Vol.VIII No.XII Pg.7
February 1972

Queries And Answers

Robert F. Turner

Dear bro. Turner:

Should a Christian abstain from marriage to a non-Christian if it is offensive to their brethren? L.L.


The above question, word for word, came through the mail. If it means what it says, the querist is a most unusual person — on two counts. One who would determine a marriage by the effect it may have on the brethren — I have never before heard of that; and then, one who seems to attach greater significance to the feelings of the brethren than to the effect such a marriage could have upon their own immortal soul. This surely deserves attention.

Causing a brother to offend (in 1 Cor. 8:13, K. J.) refers to doing something that would lead a brother to sin. (stumble A.S.) It does not refer to the brothers feelings, nor does it justify babying a brother who wears his feelings on his sleeve. We should consider peoples feelings, but this passage has a different aim. It was not wrong, per se, to eat the meat under consideration in 1 Cor. 8.:, but if eaten as having joint- participation with idol worshippers, it was very wrong. (1 Cor. 10:14-31) So, brethren were urged not to do anything, even though right within itself, that might encourage one weak in understanding to sin. (1 Cor. 8:1-f)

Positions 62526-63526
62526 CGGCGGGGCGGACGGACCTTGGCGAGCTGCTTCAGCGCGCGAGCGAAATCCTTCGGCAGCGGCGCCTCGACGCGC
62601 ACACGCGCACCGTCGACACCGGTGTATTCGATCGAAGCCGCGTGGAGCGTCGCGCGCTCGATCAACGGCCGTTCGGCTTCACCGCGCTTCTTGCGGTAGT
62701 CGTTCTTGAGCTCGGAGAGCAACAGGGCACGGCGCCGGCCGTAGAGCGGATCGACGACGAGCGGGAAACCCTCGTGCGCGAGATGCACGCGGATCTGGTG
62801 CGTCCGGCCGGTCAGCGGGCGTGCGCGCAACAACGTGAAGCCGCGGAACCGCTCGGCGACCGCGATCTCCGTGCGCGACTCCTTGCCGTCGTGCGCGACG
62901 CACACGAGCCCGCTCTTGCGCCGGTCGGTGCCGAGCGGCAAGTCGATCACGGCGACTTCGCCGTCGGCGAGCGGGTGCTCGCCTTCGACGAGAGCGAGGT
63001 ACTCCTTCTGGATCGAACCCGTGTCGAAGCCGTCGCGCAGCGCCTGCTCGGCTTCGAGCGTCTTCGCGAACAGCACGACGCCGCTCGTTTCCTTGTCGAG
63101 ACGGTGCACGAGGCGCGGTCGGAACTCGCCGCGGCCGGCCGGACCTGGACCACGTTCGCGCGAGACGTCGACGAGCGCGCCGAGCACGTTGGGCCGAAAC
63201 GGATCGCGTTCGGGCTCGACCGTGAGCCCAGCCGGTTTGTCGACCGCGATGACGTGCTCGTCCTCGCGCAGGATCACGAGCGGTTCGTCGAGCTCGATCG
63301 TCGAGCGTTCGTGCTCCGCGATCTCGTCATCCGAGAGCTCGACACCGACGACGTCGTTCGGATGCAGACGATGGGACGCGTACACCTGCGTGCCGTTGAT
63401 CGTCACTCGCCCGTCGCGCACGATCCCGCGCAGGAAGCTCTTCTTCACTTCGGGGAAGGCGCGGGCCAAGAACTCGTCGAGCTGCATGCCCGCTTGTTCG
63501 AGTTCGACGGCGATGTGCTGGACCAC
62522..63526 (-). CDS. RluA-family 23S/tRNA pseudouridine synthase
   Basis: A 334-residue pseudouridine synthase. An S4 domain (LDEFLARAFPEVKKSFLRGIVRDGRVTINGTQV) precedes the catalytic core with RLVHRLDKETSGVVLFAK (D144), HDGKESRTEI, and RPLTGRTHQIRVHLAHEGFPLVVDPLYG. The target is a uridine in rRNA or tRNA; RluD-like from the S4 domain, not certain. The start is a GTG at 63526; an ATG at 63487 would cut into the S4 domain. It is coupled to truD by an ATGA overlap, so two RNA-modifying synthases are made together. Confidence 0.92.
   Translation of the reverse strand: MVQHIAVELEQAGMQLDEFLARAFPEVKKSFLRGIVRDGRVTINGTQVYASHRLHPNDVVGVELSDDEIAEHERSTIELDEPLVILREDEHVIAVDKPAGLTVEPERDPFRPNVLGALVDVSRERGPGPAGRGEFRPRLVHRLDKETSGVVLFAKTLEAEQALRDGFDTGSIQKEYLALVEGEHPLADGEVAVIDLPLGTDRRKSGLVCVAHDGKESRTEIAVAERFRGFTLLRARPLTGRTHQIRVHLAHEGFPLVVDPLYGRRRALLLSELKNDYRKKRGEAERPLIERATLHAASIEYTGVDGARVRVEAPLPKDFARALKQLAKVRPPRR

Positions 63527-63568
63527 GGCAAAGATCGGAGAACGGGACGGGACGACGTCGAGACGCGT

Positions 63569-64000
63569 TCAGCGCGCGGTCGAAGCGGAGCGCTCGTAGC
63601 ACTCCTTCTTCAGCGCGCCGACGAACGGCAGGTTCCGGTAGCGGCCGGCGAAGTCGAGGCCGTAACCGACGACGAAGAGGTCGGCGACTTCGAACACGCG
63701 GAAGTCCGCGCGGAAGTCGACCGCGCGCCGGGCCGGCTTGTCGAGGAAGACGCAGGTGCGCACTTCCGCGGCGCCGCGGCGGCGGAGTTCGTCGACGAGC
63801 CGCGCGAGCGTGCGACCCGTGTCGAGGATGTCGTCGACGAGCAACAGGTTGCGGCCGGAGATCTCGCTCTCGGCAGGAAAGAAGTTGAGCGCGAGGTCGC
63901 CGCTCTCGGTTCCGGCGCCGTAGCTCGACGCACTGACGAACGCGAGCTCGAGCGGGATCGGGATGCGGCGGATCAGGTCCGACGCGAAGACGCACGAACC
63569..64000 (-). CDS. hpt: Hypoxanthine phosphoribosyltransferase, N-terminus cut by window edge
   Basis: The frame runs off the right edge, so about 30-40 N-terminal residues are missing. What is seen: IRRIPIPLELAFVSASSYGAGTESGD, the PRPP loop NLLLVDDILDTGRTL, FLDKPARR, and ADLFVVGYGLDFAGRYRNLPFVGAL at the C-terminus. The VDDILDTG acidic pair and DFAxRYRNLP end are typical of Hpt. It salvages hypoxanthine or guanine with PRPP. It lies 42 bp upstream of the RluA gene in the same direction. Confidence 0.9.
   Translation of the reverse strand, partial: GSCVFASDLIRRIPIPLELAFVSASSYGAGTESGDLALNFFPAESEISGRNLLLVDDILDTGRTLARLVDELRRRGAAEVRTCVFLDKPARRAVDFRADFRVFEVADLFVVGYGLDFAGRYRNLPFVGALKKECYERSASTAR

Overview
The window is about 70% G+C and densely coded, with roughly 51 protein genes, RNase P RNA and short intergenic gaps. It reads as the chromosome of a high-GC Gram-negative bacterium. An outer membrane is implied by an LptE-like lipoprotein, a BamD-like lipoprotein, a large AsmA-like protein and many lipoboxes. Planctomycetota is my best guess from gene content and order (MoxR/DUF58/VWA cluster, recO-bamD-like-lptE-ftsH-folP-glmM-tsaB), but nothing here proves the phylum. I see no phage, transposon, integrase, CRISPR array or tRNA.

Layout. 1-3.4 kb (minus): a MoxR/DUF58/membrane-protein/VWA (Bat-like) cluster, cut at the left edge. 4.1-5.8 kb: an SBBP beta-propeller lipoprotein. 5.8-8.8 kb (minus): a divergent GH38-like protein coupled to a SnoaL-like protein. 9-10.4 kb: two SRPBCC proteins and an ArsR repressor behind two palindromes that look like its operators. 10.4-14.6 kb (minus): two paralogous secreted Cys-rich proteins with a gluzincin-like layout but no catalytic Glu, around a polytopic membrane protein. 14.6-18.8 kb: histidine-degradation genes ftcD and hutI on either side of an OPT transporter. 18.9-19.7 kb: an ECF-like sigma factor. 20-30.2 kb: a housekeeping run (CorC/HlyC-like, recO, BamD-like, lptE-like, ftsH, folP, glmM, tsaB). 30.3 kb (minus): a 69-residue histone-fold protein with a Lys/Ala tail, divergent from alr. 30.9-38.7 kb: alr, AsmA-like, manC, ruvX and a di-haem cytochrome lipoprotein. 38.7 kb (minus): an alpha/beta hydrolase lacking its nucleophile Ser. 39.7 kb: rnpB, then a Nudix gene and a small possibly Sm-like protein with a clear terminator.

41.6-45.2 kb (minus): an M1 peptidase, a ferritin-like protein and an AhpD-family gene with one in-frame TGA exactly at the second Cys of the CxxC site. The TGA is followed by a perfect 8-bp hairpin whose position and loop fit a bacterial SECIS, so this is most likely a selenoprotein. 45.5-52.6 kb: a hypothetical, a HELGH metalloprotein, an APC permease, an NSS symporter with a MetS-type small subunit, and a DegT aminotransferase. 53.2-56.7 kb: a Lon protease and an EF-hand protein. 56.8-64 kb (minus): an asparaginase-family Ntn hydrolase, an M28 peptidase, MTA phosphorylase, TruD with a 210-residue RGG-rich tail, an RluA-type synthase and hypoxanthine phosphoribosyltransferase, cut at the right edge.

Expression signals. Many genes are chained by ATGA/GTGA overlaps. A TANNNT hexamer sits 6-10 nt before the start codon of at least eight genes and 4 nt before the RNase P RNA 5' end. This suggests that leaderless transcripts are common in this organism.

The far more likely problem of the querist — seemingly unrecognized — is the unasked question: Should a Christian marry a non-Christian? The answer must recognize the authoritative nature of Gods word, whether or not it is offensive to brethren. Please read it slowly and carefully.

I believe 2 Cor. 6:14-f. forbids the establishment of a sharing relationship in which the Christian would have to participate, be a party to, encourage, or work as a team-mate in that which is wrong. This could be a business, social, civil, or domestic relation — or any other. Now get what I said! One may do business with a sinner (1 Cor. 5:9-f) and not be a partner in the sin.

If the marriage contemplated involves a compromise in worship or service to God, it is wrong. If it means accepting obligations that are contrary to Gods will; or denying obligations God has given (such as the proper rearing of children) it is wrong. If it means putting anything before God, it is wrong. (Lu. 14:26-f) And the Christian already in such a position must come out from among them (2 Cor. 6:17; See 1 Cor. 7:12-17) in order to be acceptable unto God.

The solution to particular details after one is involved in intolerable marriage situations can become very sticky indeed. What God says, and the basic principles involved, seem clear enough for any honest student. But it is not so easy to know the hearts of people; and the judging of practices in marriage relations can tax a Solomon, and tear hearts to shreds.

BEFORE the marriage vows are made, and the contract consummated — that, is the time to consider these matters. And this choice is too serious to be left to the feelings of brethren.